A central issue in the controversy over withdrawal of treatment from British baby Charlie Gard is that of parental rights. Whether to continue life support for 11-month-old Charlie while his parents pursue alternative treatment in the US (or, since a recent offer, Italy) or not, is a question already decided in the negative by the Great Ormond Street Hospital where, because of a rare genetic disorder, he has spent most of his short life.
In the United States the case of Baby Simon Crosier in 2010 revealed that hospitals could make decisions about the “futility” of life sustaining treatments without informing parents, let alone gaining their consent. As a result, a Bill called Simon’s Law, under which parents must be informed of such decisions and have the right to refuse, has been introduced into two state legislatures and was passed by Kansas in April.
But under British law, apparently, parents have the right to make decisions about the treatment of their children unless the treatment is not in a child’s “best interests”. When Charlie’s parents said they wanted to take their son to the US for experimental treatment, the hospital refused, saying that it would not be in his best interests. When the parents insisted on their plan, the hospital went to the courts for a decision, and Britain’s Supreme Court upheld the hospital’s view, allowing it to remove Baby Charlie’s ventilation and feeding.
On June 30 Chris Gard and Connie Yates lost a further appeal to the European Court of Human Rights.
Yesterday, however, the case went back to Britain’s High Court at the request of the hospital, after it received a letter from seven doctors citing new evidence and urging the hospital to reconsider the possibility of treatment. The judge (the same one as for the original hearing) has given Charlie’s parents 48 hours in which to present the new evidence.
Thirty-five years ago I had to fight for the right to treatment for my infant daughter, Karen, who had Down Syndrome and a correctable heart defect. Tragically, Karen died of complications of pneumonia when she was just 5 ½ months old and just before her scheduled open-heart surgery. Today, the legal right to live for children with disabilities and their parents continue to be under attack as with the cases of Simon Crosier and Charlie Gard.
An experimental treatment could also help others
Baby Charlie has a rare genetic disorder affecting his muscles and brain that has caused brain damage, seizures and prevents him from breathing on his own. A neurologist in the US has suggested an experimental nucleoside treatment that might, in theory, offer some benefit although the treatment has not been tried before in a situation like Baby Charlie’s.
On Facebook, Charlie’s parents said that they were “heartbroken” and aghast that the hospital would not even allow them to take their son home to die.
During the months that the couple have been fighting for the right to take their son to the US try this experimental treatment, they have raised $1.7 million through crowdfunding media to cover expenses.
The Charlie Gard case has caused enormous conflict among ethicists, lawyers and even religious leaders across the world as well as the general public.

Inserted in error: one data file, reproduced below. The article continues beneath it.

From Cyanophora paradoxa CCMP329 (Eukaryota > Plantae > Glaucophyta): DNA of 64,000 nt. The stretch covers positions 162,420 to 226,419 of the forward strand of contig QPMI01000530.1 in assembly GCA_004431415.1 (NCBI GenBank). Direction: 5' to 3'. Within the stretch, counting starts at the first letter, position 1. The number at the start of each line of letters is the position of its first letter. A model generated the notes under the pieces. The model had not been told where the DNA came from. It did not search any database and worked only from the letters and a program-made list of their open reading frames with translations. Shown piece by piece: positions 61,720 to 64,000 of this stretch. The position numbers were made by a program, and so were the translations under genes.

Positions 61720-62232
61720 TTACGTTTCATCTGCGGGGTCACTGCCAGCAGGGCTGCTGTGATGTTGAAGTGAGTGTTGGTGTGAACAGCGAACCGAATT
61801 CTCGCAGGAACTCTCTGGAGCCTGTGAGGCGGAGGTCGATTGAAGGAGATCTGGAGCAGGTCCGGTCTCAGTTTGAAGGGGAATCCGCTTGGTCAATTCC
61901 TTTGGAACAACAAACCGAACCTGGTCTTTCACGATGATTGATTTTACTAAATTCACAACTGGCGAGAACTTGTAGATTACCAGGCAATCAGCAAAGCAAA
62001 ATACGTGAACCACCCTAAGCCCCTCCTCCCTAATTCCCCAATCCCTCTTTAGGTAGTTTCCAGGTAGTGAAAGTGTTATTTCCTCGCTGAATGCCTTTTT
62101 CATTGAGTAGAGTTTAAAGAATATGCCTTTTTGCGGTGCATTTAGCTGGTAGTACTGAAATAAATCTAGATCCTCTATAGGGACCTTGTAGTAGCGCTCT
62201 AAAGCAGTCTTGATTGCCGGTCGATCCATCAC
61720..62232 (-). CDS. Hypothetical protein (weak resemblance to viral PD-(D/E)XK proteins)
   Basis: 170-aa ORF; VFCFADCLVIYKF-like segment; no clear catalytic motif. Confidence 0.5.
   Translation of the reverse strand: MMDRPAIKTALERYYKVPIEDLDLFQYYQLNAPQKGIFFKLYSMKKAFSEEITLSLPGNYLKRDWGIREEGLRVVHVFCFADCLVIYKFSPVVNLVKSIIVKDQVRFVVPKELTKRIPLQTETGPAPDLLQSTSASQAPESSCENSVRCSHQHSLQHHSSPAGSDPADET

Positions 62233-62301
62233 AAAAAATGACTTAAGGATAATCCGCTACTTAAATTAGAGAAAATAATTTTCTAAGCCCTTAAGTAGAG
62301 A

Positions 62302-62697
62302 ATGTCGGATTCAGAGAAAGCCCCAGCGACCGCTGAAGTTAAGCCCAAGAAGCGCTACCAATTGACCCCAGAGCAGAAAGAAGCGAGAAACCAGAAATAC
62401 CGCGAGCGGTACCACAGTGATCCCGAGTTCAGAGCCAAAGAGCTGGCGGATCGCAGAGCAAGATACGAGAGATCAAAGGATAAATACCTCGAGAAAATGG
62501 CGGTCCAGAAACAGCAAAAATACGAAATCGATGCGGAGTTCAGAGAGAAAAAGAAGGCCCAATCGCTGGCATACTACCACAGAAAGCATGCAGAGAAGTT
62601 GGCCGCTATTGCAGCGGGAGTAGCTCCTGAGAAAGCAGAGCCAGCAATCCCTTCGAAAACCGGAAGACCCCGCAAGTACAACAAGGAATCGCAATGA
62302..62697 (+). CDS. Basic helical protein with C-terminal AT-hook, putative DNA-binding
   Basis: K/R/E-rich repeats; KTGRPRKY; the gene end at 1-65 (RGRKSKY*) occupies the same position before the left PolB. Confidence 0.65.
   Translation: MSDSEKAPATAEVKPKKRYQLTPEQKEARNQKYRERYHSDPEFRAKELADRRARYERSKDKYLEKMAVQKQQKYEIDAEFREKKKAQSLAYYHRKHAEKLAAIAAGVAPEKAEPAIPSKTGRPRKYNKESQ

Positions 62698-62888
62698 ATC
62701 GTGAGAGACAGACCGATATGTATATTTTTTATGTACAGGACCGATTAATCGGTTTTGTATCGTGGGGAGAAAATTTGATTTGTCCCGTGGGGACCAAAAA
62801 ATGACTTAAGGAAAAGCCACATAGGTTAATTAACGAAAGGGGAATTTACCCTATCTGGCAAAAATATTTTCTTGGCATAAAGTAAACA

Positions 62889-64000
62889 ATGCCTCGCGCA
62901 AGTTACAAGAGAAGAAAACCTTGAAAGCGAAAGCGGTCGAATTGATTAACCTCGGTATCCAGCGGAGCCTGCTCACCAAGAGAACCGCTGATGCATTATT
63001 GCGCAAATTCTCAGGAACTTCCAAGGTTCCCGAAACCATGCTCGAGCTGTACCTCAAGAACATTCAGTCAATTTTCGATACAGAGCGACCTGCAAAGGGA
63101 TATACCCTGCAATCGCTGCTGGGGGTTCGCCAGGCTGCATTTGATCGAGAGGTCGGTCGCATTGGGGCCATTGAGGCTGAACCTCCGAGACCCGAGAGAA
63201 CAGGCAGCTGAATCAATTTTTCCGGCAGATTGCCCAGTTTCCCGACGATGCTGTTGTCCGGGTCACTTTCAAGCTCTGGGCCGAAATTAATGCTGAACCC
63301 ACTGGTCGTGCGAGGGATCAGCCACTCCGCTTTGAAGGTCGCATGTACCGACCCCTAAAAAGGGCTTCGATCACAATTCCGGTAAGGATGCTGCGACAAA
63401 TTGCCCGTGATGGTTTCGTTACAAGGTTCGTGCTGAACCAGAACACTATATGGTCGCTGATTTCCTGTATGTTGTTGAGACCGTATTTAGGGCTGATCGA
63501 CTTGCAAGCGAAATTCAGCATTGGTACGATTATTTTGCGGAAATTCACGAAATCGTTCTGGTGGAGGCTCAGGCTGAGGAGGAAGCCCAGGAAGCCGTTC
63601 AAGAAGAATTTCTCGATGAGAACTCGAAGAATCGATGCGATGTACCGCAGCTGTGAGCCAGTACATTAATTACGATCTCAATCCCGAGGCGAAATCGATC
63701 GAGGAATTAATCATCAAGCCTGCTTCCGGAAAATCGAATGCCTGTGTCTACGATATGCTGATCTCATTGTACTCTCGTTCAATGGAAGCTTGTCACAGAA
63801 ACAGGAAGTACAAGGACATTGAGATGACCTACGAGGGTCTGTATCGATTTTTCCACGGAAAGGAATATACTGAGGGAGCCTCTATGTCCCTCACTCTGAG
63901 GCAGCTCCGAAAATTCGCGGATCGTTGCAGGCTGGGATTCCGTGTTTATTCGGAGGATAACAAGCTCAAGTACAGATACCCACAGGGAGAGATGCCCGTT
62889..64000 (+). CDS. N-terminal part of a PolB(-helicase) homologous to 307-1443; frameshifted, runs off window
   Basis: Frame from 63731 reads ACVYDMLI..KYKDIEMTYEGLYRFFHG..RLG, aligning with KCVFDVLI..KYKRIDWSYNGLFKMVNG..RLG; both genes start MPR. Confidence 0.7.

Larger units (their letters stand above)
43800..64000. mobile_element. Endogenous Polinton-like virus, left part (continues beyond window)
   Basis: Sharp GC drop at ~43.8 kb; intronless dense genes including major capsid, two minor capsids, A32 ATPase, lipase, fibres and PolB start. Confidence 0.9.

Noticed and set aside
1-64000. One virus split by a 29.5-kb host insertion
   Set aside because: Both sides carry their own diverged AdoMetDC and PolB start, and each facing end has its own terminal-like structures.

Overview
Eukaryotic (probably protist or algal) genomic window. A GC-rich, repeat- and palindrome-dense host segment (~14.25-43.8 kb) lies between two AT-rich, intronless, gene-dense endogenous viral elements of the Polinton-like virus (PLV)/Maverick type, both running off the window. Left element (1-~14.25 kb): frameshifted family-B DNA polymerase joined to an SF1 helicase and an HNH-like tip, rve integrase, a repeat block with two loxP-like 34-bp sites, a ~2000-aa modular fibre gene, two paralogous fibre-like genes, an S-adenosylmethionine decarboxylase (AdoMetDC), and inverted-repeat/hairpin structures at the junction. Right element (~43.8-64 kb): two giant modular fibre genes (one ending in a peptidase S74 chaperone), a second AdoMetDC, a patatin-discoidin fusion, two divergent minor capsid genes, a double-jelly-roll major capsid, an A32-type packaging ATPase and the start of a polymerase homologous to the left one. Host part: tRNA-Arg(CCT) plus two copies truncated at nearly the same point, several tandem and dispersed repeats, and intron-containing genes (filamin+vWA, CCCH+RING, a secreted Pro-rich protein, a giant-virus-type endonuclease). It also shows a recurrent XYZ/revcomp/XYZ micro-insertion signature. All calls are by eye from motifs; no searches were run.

However, Baby Charlie and his parents gained support from two important people: Pope Francis and US President Donald J. Trump.
At first, a Vatican official issued a statement on Baby Charlie that “We must do what advances the health of the patient, but we must also accept the limits of medicine and, as stated in paragraph 65 of the Encyclical Evangelium Vitae, avoid aggressive medical procedures that are disproportionate to any expected results or excessively burdensome to the patient or the family.
But a few days later and after much criticism of the first statement, Pope Francis expressed hope that the desire of 10-month-old Charlie Gard’s parents “to accompany and care for their own child to the end” will be respected. (Emphasis added)
Then, after a July 3, 2017 offer by President Trump to help, an unnamed US hospital came forward to offer free treatment to Baby Charlie.
On their GoFundMe page , Baby Charlie’s parents wrote:
If Charlie receives this treatment and it does work like the Dr in America thinks, it won’t be just Charlie’s life that has been saved, it will be many more children in the future, who are born with this horrible disease and it will open up other trials on other mitochondrial depletion syndrome’s.
We need to change things and show how determined parents can forge a path for other families encountering similar obstacles. We need to find treatments for incurable diseases. We need to give other people hope. We need to start saving lives.. hopefully starting with Charlie xxx (Emphasis in original)
Over my decades years of nursing experience, I have seen people decide to try experimental treatments because they hoped for a cure, improvement or at least to help doctors learn more that may help someone else later.
Sometimes the treatments worked and sometimes they didn’t but after talking with these patients (or parents), I could not help but admire their love, courage, faith and determination.
May God bless Baby Charlie, Baby Simon and their parents.
Nancy Valko is a registered nurse and a spokesperson for the National Association of Prolife Nurses (www.nursesforlife.org) in the United States. After working in critical care, hospice, home health, oncology, dialysis and other specialties for 45 years, she is currently working as a legal nurse consultant (www.valkogroupalnc.com) and volunteer. This article is adapted from her blog post: 35 Years after Baby Doe Continued: The Simon Crosier and Charlie Gard Cases with permission.
This article has been republished from MercatorNet under a Creative Commons license.